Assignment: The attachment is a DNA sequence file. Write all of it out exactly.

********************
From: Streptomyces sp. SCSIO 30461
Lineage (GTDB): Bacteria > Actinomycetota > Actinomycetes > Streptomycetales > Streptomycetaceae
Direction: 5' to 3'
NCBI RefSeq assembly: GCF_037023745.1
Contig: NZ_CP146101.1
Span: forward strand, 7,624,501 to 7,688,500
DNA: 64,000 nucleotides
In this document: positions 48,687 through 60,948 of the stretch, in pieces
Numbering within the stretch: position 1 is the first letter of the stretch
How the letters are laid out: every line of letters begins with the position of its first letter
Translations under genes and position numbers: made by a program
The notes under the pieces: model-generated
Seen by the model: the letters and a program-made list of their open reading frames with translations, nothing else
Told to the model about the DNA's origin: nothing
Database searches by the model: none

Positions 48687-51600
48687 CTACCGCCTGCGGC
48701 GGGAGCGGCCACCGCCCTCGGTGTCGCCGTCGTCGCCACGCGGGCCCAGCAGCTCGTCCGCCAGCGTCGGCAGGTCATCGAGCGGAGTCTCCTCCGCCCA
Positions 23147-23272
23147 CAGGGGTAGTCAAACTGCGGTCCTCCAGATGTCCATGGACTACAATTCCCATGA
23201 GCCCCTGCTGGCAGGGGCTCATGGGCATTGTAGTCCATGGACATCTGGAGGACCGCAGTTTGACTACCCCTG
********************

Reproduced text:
From: Streptomyces sp. SCSIO 30461
Lineage (GTDB): Bacteria > Actinomycetota > Actinomycetes > Streptomycetales > Streptomycetaceae
Direction: 5' to 3'
NCBI RefSeq assembly: GCF_037023745.1
Contig: NZ_CP146101.1
Span: forward strand, 7,624,501 to 7,688,500
DNA: 64,000 nucleotides
In this document: positions 48,687 through 60,948 of the stretch, in pieces
Numbering within the stretch: position 1 is the first letter of the stretch
How the letters are laid out: every line of letters begins with the position of its first letter
Translations under genes and position numbers: made by a program
The notes under the pieces: model-generated
Seen by the model: the letters and a program-made list of their open reading frames with translations, nothing else
Told to the model about the DNA's origin: nothing
Database searches by the model: none

Positions 48687-51600
48687 CTACCGCCTGCGGC
48701 GGGAGCGGCCACCGCCCTCGGTGTCGCCGTCGTCGCCACGCGGGCCCAGCAGCTCGTCCGCCAGCGTCGGCAGGTCATCGAGCGGAGTCTCCTCCGCCCA
Positions 23147-23272
23147 CAGGGGTAGTCAAACTGCGGTCCTCCAGATGTCCATGGACTACAATTCCCATGA
23201 GCCCCTGCTGGCAGGGGCTCATGGGCATTGTAGTCCATGGACATCTGGAGGACCGCAGTTTGACTACCCCTG